Resizing your Linux based NAS

In an earlier article article I outlined how to manually create a NAS device with standard Linux tools. This article shows you how to resize the array that you created. In the example that I used, we have replaced our 1 terabyte drives with 2 terabyte drives. Then we extend our logical volume and the file system that sits on top.

Warning, if the data is important or mission critical, BACK IT UP! One wrong step and you could very likely hose all of your data!

The first thing we need to do is replace the drives, one at time. This may take a while (about 4 hours per disk on my machine) as the array has to be rebuilt each and every time you replace a drive. During this period you are vulnerable to data loss as you no longer have a valid parity drive. If another disk fails in this time period then will likely lose your data. In case you missed it before, BACK UP YOUR IMPORTANT DATA FIRST!

On my machine the drives were installed into hot swappable drive trays, and the SATA chipset supported hot swapping. Your system may differ, in which case you may need to shutdown and reboot to swap every drive.

On my machine I just removed the first drive. I checked dmesg and noticed that the drive I removed was /dev/sdd. If you check the array you should see that one drive is missing:

mdadm --detail /dev/md1

I then inserted the new disk, in my case this was /dev/sdn. I created a single partition that encompassed the entire drive. You can use any partitioning tool for this (parted, fdisk, or my favorite cfdisk). At this point we can add the new drive to the array with:

mdadm --add /dev/md1 /dev/sdn1

You can watch the progress of the rebuild with the following command:

watch -n 3 cat /proc/mdstat

It will look something like this:

  1. /proc/mdstat                                                                                                                                 Sun Feb 27 15:49:38 2011
  3. Personalities : [linear] [multipath] [raid0] [raid1] [raid6] [raid5] [raid4] [raid10]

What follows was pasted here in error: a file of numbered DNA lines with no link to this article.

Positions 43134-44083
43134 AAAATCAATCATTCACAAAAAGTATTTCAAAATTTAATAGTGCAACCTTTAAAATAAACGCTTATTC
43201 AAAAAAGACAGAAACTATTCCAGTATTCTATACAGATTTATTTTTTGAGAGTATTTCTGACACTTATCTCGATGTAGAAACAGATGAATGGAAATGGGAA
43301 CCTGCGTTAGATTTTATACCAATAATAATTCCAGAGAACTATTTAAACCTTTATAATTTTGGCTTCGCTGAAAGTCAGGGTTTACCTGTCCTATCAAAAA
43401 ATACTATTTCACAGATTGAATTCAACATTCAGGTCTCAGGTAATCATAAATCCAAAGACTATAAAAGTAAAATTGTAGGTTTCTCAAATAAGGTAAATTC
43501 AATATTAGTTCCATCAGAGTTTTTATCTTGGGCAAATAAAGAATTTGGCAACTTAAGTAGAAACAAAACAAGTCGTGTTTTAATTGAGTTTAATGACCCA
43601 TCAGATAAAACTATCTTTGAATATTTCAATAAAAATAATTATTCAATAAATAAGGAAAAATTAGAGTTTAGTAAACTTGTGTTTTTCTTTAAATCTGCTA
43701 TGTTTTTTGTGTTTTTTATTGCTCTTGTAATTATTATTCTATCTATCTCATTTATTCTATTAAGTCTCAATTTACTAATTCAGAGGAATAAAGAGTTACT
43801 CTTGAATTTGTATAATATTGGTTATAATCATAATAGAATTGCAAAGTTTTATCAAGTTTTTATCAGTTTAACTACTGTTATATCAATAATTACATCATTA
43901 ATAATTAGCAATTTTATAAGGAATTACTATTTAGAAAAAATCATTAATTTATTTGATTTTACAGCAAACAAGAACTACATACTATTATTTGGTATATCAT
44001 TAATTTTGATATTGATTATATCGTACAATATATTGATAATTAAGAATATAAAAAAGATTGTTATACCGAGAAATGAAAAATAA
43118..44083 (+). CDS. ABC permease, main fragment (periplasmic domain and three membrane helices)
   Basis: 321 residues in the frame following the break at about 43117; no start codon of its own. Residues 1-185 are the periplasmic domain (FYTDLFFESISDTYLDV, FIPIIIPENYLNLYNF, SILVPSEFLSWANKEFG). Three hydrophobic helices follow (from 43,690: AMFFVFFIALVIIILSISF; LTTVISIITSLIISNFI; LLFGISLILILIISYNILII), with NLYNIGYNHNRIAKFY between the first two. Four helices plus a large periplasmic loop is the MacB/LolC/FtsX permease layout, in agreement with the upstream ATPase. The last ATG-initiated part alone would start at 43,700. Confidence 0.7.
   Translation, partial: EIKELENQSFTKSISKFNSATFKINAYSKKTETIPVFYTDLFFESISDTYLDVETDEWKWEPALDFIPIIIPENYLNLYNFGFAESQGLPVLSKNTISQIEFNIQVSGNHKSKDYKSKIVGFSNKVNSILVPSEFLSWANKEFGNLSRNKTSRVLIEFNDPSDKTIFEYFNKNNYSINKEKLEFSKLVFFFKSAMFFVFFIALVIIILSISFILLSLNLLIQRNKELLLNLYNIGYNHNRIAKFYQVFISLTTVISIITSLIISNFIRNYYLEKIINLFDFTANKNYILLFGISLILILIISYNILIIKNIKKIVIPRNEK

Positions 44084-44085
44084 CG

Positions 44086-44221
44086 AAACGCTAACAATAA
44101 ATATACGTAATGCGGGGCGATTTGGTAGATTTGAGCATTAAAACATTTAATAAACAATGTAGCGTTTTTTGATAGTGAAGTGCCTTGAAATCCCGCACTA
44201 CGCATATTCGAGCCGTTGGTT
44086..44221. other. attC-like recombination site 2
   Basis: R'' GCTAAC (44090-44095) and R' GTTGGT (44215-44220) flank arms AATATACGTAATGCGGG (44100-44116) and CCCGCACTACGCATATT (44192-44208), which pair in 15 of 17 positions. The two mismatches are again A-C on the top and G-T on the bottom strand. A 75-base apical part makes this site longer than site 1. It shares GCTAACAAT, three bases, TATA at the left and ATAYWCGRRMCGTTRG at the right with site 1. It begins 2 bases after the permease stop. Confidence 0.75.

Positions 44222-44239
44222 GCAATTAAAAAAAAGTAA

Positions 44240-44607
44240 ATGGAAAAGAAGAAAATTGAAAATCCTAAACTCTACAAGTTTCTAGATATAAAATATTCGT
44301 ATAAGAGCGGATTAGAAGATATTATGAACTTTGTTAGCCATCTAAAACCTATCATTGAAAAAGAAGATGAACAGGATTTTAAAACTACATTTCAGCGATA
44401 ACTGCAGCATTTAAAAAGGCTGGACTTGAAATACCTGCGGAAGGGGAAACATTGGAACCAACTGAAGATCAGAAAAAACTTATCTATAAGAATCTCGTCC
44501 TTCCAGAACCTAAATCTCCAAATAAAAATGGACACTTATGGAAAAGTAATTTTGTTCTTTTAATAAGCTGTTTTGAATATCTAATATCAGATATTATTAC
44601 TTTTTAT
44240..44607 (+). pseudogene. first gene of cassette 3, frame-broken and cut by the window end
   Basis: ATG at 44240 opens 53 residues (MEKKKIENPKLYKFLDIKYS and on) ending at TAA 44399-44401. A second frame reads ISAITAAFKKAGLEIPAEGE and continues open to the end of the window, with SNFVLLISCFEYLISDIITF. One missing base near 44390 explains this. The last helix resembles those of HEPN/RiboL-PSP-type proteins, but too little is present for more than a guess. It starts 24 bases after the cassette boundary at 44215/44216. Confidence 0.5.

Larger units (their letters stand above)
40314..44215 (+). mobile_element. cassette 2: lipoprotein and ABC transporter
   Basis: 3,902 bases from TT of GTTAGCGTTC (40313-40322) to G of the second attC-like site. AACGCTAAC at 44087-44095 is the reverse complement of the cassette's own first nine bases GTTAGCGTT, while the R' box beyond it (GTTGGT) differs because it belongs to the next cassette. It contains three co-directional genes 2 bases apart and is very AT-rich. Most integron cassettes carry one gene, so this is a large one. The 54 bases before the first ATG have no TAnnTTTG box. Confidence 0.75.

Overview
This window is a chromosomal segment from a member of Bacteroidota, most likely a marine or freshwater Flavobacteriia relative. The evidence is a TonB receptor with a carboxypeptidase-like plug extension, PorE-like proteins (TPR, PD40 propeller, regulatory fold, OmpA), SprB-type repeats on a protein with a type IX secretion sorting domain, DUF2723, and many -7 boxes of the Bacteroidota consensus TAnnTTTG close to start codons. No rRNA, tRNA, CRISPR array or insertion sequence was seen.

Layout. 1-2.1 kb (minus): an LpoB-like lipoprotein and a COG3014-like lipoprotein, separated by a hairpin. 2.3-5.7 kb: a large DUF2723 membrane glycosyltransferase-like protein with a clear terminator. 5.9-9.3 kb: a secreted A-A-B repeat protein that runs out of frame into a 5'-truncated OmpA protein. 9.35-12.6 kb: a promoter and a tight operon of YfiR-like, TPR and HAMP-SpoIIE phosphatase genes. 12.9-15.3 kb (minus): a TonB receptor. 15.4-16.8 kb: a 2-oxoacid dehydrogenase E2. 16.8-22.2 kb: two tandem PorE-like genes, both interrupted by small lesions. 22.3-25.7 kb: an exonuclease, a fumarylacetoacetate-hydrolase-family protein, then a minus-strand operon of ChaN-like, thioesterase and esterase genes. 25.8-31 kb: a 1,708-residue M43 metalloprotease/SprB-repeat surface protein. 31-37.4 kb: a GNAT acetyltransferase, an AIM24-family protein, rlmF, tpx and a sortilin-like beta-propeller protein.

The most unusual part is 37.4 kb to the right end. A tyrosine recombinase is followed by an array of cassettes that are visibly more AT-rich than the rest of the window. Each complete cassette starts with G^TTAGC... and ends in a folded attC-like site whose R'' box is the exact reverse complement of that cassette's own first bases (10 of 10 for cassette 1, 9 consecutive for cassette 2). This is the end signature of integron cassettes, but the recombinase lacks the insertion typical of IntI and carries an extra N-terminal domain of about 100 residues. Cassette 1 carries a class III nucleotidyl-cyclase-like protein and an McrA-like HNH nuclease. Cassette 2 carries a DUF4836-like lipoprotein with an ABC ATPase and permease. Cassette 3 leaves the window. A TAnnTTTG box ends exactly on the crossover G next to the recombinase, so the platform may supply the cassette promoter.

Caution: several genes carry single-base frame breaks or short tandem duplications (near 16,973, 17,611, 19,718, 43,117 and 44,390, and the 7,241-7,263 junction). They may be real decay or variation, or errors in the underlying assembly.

4. md0 : active raid5 sdi1[1] sdh1[0] sdg1[3] sde1[2]
  5.       2930279808 blocks level 5, 64k chunk, algorithm 2 [4/4] [UUUU]
  7. md1 : active raid5 sdp1[1] sdo1[2] sdn1[0] sdm1[3]
  8.       5860535808 blocks level 5, 64k chunk, algorithm 2 [4/4] [UUUU]
  9.       [==============>......]  resync = 70.4% (1375555968/1953511936) finish=9048.9min speed=1064K/sec
  11. unused devices: <none>

Once the resync is complete, you can proceed to the next disk.

Once you have all of your disks replaced, the old may still be listed as faulty spares. Use the mdadm --manage /dev/md1 --remove faulty command to remove these entries.

Once the software RAID device is resized (ie. you have replaced all the drives with new and or larger ones), we have a couple of steps to extend the LVM (assuming you are using LVM). If you are not using LVM and have a file system directly on the /dev/mdX device then you can skip to the last step, which is resizing the file system.

I have not resized an LVM is while, but if memory serves one has to run pvresize, then lvresize. From there you have to resize the file system itself. If you are using one of the extN file systems, you could use resize2fs. Recent versions of resize2fs do not require you to remove the journal (in other words, resize2fs has native support for ext3 and ext4).